As the seasons start to change and the outside temperatures begin to cool, it’s normal for most of us to spend more time in the comfort of our homes. Because the winter months can mean that your home is sealed the majority of the time, maintaining good air quality becomes especially important…and tricky. For those who want the comfort provided by a fireplace, it can sometimes mean giving up a certain level of air quality.
So what are your options if you want to cozy up to a fire and still keep your home air fresh and breathable?
First, let’s take a look at the old-fashioned wood burning fireplaces that we’re all used to. The pros of a traditional fireplace like this include the ambiance they produce – who doesn’t like the crackling sounds and smells produced by burning logs? The major selling point for wood-burning fireplaces is that they look fantastic, and do provide a substantial amount of heat.
But the downsides of a wood-burning fireplace are considerable. Foremost, they’re not particularly efficient, as a lot of the heat they produce escapes through the chimney. They definitely cause considerable home air pollution problems, thanks to the soot and chemical by-products created while burning wood. They also pose a considerable safety hazard to children and pets – supervision is required at all times while an open fire is burning in the home. And if a wood-burning fireplace wasn’t part of your initial home construction, it can be very expensive to add a new fireplace after the face.
Wood-burning fireplaces also require annual cleaning and maintenance, to ensure that home fire hazards are reduced and that the chimney itself is completely clear and properly venting smoke.
More common in northern part of the United States, pellet stoves are another option for providing the coziness of a fireplace without some of the downfalls of a traditional wood-burning system. They’re more efficient than wood-burning fireplaces – the stove itself is a bit more complex, but the result is that more heat ends up in your home. They are also better when it comes to indoor air pollution, although they still aren’t the cleanest option on the list. Plus, the stove remains relatively cool while the pellets are burning, making it a safer option for homes with children and pets.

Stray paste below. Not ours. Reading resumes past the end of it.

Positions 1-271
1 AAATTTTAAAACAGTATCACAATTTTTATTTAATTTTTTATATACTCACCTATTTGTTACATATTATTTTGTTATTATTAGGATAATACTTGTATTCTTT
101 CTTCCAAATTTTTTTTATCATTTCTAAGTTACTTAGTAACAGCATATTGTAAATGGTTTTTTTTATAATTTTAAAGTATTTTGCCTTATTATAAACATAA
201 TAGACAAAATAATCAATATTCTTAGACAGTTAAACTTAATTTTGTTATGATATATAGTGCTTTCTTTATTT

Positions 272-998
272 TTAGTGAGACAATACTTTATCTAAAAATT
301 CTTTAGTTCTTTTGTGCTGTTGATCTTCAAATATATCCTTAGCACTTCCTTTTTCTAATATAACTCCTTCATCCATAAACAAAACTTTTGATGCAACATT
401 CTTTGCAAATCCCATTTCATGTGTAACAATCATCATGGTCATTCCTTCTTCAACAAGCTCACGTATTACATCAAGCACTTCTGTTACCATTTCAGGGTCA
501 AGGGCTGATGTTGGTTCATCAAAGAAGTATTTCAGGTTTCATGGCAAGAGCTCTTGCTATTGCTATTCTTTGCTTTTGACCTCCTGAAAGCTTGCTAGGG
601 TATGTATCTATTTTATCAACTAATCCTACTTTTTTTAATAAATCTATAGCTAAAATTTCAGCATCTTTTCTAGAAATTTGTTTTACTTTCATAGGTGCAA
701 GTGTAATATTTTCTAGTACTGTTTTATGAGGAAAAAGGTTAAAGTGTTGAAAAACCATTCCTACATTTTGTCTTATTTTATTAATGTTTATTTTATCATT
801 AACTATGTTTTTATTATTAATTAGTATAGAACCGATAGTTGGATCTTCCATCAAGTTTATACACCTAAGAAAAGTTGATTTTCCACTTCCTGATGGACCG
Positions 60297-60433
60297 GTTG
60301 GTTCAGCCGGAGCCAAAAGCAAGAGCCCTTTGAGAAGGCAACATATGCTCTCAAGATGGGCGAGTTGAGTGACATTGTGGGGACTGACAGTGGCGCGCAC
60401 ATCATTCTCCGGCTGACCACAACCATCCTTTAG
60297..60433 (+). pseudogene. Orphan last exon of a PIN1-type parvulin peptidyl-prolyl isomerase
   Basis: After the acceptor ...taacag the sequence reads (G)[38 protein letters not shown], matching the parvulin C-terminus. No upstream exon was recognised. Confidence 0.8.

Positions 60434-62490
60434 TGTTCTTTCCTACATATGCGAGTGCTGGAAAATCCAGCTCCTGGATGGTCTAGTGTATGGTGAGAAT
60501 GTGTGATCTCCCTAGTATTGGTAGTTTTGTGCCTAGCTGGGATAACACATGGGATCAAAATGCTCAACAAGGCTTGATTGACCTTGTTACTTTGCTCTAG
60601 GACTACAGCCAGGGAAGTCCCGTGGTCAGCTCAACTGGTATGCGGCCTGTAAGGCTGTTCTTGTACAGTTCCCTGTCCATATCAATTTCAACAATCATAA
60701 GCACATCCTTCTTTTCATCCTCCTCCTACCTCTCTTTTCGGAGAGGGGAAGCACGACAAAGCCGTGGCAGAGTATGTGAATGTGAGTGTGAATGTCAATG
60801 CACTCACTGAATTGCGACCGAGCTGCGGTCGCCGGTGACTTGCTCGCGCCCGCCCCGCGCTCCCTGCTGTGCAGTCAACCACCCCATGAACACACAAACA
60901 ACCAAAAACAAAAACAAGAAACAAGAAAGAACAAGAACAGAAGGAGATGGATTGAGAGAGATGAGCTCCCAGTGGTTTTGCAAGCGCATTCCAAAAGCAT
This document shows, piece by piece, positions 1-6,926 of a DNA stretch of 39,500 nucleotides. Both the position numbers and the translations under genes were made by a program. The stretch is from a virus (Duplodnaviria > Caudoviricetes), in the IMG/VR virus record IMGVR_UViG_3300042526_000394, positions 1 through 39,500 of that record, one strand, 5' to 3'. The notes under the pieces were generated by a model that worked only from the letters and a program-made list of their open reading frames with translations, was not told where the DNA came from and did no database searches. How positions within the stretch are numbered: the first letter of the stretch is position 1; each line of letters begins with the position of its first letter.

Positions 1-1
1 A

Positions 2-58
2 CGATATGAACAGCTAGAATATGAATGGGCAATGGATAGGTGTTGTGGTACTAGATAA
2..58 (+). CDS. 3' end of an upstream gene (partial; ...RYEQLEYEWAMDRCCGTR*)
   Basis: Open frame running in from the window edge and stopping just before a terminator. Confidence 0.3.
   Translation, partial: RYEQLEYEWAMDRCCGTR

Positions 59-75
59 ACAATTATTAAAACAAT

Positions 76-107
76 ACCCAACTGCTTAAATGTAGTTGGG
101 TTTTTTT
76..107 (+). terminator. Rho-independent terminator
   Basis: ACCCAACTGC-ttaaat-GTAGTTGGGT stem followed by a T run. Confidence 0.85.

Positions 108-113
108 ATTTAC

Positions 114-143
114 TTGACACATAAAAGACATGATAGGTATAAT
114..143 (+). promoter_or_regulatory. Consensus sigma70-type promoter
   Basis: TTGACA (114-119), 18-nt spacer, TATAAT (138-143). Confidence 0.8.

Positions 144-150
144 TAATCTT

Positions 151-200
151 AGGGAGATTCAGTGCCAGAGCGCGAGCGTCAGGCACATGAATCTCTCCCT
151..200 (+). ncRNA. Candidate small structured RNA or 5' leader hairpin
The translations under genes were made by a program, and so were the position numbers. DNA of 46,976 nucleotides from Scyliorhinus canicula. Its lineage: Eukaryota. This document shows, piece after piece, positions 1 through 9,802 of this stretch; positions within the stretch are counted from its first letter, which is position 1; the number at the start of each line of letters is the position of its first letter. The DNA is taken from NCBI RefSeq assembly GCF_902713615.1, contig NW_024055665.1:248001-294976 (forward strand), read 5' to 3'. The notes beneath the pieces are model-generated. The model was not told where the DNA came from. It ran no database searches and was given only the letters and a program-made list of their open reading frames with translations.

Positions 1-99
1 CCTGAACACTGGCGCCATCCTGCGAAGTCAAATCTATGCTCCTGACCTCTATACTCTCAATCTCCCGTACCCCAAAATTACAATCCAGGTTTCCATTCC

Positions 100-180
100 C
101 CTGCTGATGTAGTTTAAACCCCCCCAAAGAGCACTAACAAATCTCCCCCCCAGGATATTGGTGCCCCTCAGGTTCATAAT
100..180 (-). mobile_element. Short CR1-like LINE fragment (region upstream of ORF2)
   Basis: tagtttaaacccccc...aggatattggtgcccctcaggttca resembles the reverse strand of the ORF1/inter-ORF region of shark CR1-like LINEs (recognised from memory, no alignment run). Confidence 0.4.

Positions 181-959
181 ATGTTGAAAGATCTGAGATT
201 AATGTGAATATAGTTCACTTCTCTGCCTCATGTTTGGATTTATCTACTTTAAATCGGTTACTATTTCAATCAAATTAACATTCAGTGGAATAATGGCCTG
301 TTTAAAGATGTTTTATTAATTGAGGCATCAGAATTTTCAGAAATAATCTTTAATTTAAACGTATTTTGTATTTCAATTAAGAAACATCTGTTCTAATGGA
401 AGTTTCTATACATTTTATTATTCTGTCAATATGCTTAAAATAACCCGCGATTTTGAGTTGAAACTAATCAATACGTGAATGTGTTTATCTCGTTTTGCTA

Pellet stoves aren’t without their downfalls. They can be expensive to install and also require more routine maintenance, including weekly cleanings during seasons when they’re in use. They can also be noisy – pellet stoves produce a low-level wooshing sound while in use, so if constant sound isn’t something you can live with, this heating option isn’t for you.
Gas fireplaces have become more and more common over the past decade, as they allow homeowners more control over the level of efficiently produced heat without the hassle of wood as a fuel source. These fireplaces are easier to install than the traditional wood-burning option and keep home air quality at a reasonably high level thanks to a cleaner burning fuel.
These fireplaces come in vented and unvented models. We highly recommend using vented gas stoves to reduce safety risks caused by carbon monoxide. The costs of installing a new gas stove can be variable, and depends completely on the type of gas stove you opt for. There is also the cost associated with purchasing and storing gas fuel.
A gas fireplace still requires some maintenance, although it is considerably less than wood-burning fireplaces or pellet stoves. They should be cleaned on a regular basis to decrease the fire hazards posed by soot and carbon buildup.
Possibly the safest and most inexpensive fireplace option you can install, electric fireplaces are also becoming more and more popular. They are very easy to install, providing an array of installation options, as the only fuel source required is an outlet. There is also very little risk to your home’s air quality, as no fumes are produced as part of a burning process. Maintenance is minimal, and there is no safety hazard posed by open flames.
The main downfall of electric fireplaces is that they don’t actually provide a lot of heat. These are meant to be more of a decorative item, although many electric fireplaces provide the same level of heating as a space heater.
Ethanol fireplaces are a relatively new addition to the marketplace, offering an inexpensive option for homes that cannot add a vent source. These fireplaces offer a range of options for where they can be installed in your home, although the room where they are placed should have adequate airflow. The flames produced by ethanol are clean, odorless, and have little effect on home air quality.
Much like electric fireplaces, ethanol fireplaces produce very little heat, so they are not a good option for those seeking a primary heating source.